It is NOT the Thought That Counts!
So, I’m the only person who will admit it: I sometimes feel like the biggest jerk when people give me gifts because I don’t like the gift. I often hear, “It is the thought that counts” and wonder who in the world the giver was thinking about when choosing the gift! Unfortunately, I am also one of those who is often betrayed by her facial expressions and body language; thus, I feel stuck. I NEVER like to open gifts in front of people because if I don’t like it, I become a frustrated confusion of emotions.
Everybody’s “worst” gifts are different. Mine include an ugly sweater, ice cleats (contraption that you attach to your shoes for increased traction in snow) and a study Bible. Although I wanted the study Bible, I didn’t want that for a gift. On the other hand, there is no way in the world I would’ve bought the first two. Call me a jerk already!
Not long ago, I came across a book called, “The Five Love Languages.” I was sold as soon as I came across the author’s main point: you have to love people in the way they want to be loved and not in the way that it is easiest for you to give love.
The author, Gary Chapman, stated that people, men and women alike, usually prefer to be loved in one of the ways below. Further, Chapman said that people who receive love from you in a way that doesn’t speak to their preferences are likely not going to feel truly satisfied with the relationship. He goes even further and says that if you truly love the person that you will accept what it means to learn to speak their love language, even if you don’t like their love language. For examples, lets play with a few stereotypes. If you’re are dating someone who likes gifts, you should give them to the person if you have to deal with your own emotions that suggests that a person who likes gifts is a gold-diggers. On the other hand, you also may need to get over your feelings about fixing a plate or cooking every Tuesday, if that makes your partner feel loved. Chapman goes on to say, that over time, any resentment that you have toward the other person’s love language will diminish over time (I don’t know how much time I’m going to need to be happy about fixing that plate!).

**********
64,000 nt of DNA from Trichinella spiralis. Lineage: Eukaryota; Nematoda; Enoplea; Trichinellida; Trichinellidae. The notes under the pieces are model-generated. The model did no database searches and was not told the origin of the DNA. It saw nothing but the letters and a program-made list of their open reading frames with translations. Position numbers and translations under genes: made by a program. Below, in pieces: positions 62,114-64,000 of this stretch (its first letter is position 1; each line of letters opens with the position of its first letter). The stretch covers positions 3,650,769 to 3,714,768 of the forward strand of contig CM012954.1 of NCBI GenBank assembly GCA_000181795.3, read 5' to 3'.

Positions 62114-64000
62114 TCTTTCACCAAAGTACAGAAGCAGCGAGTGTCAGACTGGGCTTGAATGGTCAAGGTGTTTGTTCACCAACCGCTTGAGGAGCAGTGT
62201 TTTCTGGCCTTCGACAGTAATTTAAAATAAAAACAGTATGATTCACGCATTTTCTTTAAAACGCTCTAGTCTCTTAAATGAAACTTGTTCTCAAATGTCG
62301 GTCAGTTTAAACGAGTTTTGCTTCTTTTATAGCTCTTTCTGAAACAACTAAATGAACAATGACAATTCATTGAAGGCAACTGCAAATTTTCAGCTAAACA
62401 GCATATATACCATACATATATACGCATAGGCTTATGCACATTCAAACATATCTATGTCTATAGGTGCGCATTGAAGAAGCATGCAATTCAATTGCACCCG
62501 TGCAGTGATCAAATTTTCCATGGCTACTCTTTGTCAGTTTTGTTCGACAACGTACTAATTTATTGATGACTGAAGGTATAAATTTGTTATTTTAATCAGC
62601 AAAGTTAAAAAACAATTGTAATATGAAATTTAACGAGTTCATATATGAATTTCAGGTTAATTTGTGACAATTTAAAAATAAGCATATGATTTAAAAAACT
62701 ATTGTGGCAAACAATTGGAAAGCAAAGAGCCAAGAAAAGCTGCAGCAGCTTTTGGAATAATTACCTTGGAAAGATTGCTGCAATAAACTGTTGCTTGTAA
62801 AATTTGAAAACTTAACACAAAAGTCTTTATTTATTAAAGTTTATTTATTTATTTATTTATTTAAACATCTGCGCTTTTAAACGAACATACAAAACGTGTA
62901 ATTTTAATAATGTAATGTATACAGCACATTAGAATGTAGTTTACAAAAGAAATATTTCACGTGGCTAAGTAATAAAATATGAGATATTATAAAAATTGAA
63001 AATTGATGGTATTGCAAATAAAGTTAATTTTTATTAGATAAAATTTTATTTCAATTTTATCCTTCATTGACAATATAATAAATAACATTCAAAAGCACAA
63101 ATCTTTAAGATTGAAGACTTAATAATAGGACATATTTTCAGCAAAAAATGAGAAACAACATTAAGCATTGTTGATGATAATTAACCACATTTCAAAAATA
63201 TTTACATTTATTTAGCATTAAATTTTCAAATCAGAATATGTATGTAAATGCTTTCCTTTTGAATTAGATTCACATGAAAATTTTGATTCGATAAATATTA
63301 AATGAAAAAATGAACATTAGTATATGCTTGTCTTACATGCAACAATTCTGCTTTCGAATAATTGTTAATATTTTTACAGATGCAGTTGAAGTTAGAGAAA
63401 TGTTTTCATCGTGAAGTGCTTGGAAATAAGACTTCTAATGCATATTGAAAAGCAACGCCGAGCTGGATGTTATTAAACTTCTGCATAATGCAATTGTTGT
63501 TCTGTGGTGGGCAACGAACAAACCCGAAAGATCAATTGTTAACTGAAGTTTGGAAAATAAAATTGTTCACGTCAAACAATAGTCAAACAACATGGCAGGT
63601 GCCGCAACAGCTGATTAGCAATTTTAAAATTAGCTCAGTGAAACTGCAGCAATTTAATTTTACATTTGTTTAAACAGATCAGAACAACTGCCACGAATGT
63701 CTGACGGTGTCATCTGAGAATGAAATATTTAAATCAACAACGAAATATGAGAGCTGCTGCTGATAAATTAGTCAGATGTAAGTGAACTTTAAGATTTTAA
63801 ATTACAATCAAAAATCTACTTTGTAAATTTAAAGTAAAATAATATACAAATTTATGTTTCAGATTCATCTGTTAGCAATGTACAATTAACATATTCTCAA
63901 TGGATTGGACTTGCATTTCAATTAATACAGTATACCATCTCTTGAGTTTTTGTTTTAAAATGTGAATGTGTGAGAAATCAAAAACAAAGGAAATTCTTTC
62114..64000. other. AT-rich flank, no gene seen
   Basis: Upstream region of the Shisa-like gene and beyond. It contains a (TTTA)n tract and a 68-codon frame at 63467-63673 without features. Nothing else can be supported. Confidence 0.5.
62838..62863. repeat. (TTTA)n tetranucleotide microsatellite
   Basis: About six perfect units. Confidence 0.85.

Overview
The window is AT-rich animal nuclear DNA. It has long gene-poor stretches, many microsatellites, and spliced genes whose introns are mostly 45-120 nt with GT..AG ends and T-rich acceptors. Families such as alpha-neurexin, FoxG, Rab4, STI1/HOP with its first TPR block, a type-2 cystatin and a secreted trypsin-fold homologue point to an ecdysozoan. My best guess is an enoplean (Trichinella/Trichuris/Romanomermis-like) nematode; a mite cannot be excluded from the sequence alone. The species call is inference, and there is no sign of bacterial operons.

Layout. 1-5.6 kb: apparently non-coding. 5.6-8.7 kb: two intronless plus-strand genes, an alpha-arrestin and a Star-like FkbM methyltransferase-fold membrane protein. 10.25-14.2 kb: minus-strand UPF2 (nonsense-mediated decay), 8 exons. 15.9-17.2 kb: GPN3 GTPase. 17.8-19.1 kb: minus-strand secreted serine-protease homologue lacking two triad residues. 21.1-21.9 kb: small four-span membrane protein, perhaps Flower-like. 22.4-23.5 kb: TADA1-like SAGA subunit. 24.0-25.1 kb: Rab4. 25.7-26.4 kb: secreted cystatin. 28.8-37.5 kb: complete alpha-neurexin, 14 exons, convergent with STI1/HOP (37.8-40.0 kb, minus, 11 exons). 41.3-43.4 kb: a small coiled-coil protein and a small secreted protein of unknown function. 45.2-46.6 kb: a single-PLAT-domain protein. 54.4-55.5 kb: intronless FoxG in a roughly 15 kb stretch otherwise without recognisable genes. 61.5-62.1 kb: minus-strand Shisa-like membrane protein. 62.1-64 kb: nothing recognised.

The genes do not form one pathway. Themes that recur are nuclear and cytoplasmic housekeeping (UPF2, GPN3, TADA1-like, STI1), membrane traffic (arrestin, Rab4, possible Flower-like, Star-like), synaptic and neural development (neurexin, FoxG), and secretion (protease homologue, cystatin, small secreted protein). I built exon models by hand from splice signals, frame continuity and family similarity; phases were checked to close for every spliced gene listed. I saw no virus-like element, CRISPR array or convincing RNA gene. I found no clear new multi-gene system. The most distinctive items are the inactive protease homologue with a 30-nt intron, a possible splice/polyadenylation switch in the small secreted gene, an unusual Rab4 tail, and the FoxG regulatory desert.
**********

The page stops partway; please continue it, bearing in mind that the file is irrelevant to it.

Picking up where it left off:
The author of the book even conducted studies and tests to back up his work: check out the quiz that’s designed to help you identify your love language. Apparently, there is something to be said about specific things you can do to strengthen the bond between yourself and somebody you claim to care about. Although the book was written with romantic couples in mind, the Love Languages are true in all of my relationships, romantic and platonic. For example, all of my friends know that I feel extra loved when they spend time with me , and that I don’t feel loved at all by texts messages and emails! I need real human connection. To people who say that electronic communication is just how people are now and that I should change, I tell them to let electronic communication comfort them when they need me to do something for them. When you’re sick and need me to pick up your prescription, make that request to someone who loves your via text!
|Love Language||What It Looks Like|
|Physical Touch||Not just sex, but they like to be touched, i.e., holding hands, hugs, etc., AFTER a sufficient bond has been established.|
|Acts of Service||Making life easier for this person by doing things to take care of him or her.|
|Quality Time||Making a point to spend time with the person and to be fully present (as opposed to spending 50% of your together time on your phone).|
|Words of Affirmation||Reassuring the person; making sure s/he knows you’re proud of them.|
|Gifts||Yes, it means giving gifts. Depending on the person, the cost of the gift is unimportant. The thoughtfulness and gesture are what resonate with them.|